Attorney General: Marc S. Ryan, Secretary, Office of Policy and Management, 2000-013 Formal Opinion, Attorney General of Connecticut

Attorney General's Opinion

Attorney General, Richard Blumenthal

March 24, 2000

Marc S. Ryan, Secretary
Office of Policy and Management
450 Capitol Ave.
Hartford, CT 06106-1308

Dear Secretary Ryan:

Your letter of March 16, 2000, asks whether the South Central Regional Council of Governments ("SCRCOG") is a "political subdivision of the State" for purposes of applying for and receiving a "Brownfields" grant under a program funded by the federal Environmental Protection Agency ("EPA"). We believe that it is.

Pursuant to 42 U.S.C. 9604(d)(1), section 104(d)(1) of the Comprehensive Environmental Response, Compensation and Liability Act of 1980, a "State or political subdivision thereof . . . may apply to the President to carry out actions authorized in this section." Apparently under this statute and its accompanying regulations, the EPA will entertain applications for "Brownfields" grants from "political subdivisions of the State."

Federal regulations do not specifically define the term "political subdivision of the State," but rather provide that it has the following meaning: "The unit of government that the State determines to have met the State's legislative definition of a political subdivision." 40 C.F.R. 35.6015(31). Thus, the federal agency defers to the State and accepts the State's determination of whether an entity is a "political subdivision" under state law.

Although the term "political subdivision" appears several times throughout the general statutes, there is not a universally accepted legislative definition of the term. However, construing this term for purposes of the state's minority representation statute, Conn. Gen. Stat. 9-167a,1 our state Supreme Court has stated: "The term 'political subdivision' is broad and comprehensive and denotes any division of the State made by the proper authorities thereof, acting within their constitutional powers, for the purpose of carrying out a portion of those functions of the State which by long usage and the inherent necessities of government have always been regarded as public." State ex rel Maisano v. Mitchell, 155 Conn. 256, 263-64 (1967).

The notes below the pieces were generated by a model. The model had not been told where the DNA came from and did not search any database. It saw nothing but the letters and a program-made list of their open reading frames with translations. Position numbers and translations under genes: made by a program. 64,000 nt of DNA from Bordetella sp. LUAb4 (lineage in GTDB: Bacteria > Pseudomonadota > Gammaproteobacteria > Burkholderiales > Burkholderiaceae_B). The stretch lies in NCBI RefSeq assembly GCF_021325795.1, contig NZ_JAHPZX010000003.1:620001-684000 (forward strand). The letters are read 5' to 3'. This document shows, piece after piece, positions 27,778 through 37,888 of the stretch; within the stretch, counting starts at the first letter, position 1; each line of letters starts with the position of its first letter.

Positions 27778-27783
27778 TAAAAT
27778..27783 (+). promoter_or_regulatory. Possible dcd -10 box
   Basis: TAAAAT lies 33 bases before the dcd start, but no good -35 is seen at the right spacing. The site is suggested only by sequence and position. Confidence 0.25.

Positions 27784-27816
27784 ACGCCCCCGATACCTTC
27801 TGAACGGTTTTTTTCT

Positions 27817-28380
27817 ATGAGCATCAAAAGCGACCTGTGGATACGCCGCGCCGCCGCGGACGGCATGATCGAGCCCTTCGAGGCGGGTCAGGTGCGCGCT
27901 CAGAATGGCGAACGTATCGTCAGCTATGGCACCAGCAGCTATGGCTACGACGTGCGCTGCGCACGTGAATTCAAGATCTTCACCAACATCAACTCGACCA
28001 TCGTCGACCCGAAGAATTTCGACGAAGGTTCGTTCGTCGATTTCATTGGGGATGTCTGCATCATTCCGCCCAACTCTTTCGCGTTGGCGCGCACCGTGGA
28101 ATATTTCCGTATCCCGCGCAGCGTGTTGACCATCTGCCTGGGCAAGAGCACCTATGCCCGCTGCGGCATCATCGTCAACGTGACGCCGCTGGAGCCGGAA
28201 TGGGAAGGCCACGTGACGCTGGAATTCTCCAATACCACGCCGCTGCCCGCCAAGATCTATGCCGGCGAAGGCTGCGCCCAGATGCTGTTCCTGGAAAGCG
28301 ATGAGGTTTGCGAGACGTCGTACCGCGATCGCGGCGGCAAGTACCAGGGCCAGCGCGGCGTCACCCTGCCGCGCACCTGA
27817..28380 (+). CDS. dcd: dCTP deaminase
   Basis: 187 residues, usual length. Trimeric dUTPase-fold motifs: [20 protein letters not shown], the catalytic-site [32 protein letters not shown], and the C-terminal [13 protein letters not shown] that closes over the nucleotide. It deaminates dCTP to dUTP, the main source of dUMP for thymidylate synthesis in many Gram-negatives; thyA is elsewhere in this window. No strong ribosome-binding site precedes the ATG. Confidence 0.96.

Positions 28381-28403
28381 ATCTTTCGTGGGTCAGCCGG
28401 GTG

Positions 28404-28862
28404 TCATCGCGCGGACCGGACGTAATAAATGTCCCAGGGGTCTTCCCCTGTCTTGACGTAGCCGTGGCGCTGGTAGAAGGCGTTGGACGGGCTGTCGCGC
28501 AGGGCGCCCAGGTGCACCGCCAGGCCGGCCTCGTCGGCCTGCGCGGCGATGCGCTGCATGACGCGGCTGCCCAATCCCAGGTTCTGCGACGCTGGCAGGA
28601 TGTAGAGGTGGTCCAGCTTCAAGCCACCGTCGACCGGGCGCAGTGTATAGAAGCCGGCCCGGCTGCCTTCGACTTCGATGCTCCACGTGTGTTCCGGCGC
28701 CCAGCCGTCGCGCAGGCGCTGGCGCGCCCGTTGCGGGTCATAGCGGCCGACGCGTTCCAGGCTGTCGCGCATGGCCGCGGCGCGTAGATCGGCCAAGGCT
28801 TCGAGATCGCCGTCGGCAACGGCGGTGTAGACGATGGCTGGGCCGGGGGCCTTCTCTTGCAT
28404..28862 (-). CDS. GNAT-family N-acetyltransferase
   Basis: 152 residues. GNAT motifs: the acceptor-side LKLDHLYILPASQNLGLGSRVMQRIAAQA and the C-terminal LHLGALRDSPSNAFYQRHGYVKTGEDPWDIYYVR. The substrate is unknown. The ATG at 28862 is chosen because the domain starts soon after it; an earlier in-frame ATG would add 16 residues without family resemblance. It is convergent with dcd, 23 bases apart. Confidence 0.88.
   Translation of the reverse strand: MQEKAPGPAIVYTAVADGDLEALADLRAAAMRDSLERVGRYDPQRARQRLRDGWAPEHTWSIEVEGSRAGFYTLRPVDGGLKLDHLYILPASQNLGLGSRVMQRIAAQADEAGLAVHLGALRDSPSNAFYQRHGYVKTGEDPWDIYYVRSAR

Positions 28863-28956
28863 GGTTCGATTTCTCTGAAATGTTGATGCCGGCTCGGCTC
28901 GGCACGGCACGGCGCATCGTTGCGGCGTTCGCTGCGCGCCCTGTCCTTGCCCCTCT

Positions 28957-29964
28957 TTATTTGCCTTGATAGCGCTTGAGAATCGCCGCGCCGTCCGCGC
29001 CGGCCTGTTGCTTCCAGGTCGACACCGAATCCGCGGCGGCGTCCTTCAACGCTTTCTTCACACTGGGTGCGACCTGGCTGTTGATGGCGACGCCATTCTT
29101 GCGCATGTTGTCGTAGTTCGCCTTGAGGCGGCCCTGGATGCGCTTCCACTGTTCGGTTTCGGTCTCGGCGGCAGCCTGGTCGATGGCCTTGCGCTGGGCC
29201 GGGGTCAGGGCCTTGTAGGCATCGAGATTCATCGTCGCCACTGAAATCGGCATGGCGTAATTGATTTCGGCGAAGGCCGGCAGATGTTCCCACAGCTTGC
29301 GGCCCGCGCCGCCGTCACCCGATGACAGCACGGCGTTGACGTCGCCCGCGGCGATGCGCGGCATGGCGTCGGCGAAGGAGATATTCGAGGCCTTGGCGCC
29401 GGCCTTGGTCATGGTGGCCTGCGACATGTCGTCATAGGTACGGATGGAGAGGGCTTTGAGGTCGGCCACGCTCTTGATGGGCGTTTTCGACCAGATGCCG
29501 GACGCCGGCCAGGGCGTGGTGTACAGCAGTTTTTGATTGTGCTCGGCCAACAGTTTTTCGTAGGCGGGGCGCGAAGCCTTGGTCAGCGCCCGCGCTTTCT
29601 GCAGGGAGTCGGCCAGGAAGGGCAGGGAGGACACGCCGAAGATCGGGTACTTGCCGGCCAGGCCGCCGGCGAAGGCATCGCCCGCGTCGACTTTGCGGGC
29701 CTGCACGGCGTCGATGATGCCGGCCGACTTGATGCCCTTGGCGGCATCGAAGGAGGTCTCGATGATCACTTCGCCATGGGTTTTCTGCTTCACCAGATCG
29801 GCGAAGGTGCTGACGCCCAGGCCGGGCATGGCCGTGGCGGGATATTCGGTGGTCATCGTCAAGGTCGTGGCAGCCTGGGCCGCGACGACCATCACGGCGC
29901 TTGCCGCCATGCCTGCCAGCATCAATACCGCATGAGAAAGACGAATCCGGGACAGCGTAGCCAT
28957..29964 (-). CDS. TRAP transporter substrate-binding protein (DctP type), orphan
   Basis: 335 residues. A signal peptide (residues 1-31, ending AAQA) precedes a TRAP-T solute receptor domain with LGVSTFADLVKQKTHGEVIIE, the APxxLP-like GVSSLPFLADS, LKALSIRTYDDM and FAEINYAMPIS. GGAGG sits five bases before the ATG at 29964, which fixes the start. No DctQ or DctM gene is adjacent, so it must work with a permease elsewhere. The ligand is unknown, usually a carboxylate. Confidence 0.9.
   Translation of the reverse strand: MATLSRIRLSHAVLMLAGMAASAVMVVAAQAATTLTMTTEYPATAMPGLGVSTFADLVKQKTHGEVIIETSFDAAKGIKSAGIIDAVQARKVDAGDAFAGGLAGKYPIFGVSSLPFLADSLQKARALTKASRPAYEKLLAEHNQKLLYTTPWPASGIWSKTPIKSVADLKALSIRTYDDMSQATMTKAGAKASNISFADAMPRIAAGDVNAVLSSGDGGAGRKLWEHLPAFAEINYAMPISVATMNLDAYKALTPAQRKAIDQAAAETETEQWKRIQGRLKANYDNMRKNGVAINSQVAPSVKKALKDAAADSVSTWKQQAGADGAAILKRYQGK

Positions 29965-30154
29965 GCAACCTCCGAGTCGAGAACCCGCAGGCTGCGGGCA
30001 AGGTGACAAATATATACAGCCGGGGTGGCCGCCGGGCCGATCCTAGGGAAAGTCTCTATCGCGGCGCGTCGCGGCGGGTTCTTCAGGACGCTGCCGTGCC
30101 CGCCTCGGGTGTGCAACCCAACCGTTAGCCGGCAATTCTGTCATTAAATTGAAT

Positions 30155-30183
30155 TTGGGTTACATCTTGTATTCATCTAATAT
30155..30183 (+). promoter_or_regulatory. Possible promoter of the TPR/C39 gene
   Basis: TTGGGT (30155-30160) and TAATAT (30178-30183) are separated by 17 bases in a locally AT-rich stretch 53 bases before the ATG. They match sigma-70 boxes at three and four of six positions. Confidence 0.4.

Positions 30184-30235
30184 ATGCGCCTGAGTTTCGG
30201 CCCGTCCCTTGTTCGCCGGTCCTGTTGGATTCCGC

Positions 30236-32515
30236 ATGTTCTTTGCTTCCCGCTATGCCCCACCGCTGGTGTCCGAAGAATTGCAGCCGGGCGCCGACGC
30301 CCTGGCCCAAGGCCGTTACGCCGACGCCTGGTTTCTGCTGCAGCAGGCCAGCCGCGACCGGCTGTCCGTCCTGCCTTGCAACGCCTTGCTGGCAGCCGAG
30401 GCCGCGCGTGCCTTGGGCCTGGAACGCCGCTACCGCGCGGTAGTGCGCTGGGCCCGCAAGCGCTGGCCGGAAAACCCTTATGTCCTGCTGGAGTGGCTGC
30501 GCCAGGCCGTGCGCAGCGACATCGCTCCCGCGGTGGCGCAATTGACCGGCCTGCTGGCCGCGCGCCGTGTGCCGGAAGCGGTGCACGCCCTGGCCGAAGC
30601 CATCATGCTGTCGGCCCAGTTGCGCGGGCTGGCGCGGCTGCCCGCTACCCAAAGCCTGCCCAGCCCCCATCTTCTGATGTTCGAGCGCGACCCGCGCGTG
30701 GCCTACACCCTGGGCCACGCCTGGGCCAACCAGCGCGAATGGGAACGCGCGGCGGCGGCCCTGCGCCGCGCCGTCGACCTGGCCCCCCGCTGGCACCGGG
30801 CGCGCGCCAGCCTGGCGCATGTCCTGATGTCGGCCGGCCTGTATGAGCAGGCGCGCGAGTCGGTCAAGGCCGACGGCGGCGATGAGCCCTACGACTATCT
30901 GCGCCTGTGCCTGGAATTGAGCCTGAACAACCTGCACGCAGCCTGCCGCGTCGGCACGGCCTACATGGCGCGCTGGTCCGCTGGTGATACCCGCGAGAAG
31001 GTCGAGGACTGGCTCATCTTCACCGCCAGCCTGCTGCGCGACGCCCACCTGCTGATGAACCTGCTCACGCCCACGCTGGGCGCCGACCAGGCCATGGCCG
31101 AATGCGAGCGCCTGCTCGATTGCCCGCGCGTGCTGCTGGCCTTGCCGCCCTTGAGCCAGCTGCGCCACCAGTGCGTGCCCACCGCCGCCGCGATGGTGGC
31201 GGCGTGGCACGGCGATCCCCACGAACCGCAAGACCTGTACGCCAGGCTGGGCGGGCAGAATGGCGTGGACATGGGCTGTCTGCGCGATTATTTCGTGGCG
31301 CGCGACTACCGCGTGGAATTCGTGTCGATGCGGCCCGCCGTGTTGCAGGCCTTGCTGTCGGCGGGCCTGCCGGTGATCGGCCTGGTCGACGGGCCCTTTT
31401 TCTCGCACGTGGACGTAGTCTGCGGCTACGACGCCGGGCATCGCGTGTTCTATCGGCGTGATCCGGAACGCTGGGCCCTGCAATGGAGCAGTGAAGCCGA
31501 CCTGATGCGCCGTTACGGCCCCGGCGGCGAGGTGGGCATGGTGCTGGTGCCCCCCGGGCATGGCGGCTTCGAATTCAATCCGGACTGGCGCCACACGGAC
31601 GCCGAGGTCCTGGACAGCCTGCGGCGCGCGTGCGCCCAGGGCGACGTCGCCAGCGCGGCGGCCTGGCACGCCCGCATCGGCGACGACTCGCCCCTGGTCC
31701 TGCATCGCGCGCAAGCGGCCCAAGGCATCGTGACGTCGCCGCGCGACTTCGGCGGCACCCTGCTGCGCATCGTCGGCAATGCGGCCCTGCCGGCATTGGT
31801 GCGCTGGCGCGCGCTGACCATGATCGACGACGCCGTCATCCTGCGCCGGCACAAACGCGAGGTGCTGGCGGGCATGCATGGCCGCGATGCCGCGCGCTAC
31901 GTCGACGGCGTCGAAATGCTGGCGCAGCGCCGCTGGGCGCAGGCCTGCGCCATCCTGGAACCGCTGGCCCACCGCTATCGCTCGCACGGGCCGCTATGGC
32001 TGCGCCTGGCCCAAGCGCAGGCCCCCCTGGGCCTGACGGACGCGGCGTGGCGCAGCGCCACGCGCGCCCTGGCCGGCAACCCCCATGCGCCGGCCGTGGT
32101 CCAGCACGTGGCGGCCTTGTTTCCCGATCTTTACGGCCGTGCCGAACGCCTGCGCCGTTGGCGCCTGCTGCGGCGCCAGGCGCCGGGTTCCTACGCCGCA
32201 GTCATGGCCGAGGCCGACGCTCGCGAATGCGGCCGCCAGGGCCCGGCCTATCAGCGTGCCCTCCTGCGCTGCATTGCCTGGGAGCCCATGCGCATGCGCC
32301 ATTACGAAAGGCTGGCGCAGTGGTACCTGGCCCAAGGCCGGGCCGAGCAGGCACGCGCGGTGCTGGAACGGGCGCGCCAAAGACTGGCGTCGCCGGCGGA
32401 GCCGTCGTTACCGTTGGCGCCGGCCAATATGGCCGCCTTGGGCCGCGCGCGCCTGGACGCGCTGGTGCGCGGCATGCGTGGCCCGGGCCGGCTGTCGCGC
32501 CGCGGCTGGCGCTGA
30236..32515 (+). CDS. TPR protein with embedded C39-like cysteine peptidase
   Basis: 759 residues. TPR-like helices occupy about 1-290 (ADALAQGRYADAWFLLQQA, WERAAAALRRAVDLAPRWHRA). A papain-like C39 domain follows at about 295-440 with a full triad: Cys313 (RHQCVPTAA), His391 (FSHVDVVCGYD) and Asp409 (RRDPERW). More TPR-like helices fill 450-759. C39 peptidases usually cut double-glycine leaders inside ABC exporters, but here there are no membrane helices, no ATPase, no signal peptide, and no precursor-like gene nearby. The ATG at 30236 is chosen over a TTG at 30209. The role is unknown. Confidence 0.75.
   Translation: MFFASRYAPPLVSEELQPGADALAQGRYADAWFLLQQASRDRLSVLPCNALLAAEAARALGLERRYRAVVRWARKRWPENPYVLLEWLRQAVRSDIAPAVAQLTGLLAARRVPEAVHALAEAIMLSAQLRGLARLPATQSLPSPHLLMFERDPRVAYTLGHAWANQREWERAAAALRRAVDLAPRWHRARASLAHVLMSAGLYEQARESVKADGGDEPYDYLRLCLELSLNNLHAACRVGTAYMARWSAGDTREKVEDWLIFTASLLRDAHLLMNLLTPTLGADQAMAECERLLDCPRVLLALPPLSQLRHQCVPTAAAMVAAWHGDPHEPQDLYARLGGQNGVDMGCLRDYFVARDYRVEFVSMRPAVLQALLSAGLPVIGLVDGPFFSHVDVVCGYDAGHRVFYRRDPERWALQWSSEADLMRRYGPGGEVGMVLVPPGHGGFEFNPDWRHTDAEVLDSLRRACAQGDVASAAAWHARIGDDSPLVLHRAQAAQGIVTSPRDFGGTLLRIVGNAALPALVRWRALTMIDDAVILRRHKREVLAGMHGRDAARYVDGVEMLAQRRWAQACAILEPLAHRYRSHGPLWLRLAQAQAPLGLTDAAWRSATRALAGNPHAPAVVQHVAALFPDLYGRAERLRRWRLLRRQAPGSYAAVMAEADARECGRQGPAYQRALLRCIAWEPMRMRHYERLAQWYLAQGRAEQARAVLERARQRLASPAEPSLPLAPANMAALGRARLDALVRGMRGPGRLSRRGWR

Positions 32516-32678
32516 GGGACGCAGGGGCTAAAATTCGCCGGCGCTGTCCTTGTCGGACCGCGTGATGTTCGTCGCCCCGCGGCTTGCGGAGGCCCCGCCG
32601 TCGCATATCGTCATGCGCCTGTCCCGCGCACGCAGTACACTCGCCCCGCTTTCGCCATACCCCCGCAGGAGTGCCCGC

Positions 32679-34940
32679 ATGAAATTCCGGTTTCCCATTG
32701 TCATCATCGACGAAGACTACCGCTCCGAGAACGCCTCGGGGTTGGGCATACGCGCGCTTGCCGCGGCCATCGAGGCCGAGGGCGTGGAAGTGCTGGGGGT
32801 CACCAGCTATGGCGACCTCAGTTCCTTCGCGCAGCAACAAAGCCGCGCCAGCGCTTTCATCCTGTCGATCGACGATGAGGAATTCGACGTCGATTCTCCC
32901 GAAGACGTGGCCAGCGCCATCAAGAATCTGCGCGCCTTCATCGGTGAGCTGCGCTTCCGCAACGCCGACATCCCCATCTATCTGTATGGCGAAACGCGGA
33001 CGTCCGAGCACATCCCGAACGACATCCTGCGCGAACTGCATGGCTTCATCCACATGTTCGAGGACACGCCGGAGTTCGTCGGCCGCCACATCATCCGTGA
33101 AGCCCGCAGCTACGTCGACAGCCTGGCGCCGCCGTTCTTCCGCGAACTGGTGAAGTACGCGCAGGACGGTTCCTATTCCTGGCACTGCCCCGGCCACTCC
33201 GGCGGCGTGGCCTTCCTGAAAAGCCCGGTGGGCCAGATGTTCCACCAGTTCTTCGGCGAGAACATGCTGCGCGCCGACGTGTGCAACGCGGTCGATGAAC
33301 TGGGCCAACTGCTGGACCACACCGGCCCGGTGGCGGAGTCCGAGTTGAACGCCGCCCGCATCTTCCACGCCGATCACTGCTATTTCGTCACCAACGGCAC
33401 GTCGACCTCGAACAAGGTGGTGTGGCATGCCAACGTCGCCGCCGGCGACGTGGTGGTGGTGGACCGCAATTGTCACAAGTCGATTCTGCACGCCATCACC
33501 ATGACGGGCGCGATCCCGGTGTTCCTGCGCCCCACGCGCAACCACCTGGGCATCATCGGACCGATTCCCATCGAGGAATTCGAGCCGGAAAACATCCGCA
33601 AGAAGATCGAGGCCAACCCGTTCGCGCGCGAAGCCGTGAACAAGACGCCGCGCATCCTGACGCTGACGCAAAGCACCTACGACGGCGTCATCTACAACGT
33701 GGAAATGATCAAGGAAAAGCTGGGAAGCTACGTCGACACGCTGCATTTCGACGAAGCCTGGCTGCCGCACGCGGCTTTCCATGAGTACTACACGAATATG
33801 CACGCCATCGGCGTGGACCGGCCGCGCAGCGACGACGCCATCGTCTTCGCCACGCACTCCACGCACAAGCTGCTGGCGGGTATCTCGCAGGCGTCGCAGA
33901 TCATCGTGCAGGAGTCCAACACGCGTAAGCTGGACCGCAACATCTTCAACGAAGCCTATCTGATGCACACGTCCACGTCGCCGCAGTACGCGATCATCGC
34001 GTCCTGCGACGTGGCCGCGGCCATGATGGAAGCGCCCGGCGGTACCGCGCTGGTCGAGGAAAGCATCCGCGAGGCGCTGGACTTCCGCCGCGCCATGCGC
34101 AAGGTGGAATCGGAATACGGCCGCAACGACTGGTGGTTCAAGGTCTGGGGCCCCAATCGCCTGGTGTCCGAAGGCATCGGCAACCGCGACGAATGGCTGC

Employing this definition, we conclude that the SCRCOG is a political subdivision of the State. The authority to establish such regional councils of government derives from a duly enacted statute, and the councils themselves are in fact established by the actions of the component municipal bodies. Conn. Gen. Stat. 4-124j. The council has all of the rights, authority, responsibilities and duties provided in the general statutes "pertaining to regional councils of elected officials and regional planning agencies." Conn. Gen. Stat. 4-124m. Clearly the planning functions such regional councils perform, as exemplified by the SCRCOG's efforts to secure a grant to facilitate environmental cleanup and stimulate economic growth, constitute "functions of the State which by long usage and the inherent necessities of government have always been regarded as public." State ex rel Maisano v. Mitchell, 155 Conn. 256, 263-64 (1967).

We therefore conclude that for purposes of participation in the EPA's Brownfields Assessment Demonstration Pilot program, SCRCOG is a political subdivision of the State under state law.

Very truly yours,

RICHARD BLUMENTHAL
ATTORNEY GENERAL

RB/gtd


1 Conn. Gen. Stat. 9-167a(a)(1) provides: "Except as provided in subdivision (2) of this subsection, the maximum number of members of any board, commission, legislative body, committee or similar body of the state or any political subdivision thereof, whether elective or appointive, who may be members of the same political party, shall be as specified in the following table . . . ."


Back to the 2000 Opinions Page
Back to Opinions Page



Content Last Modified on 6/6/2005 3:39:01 PM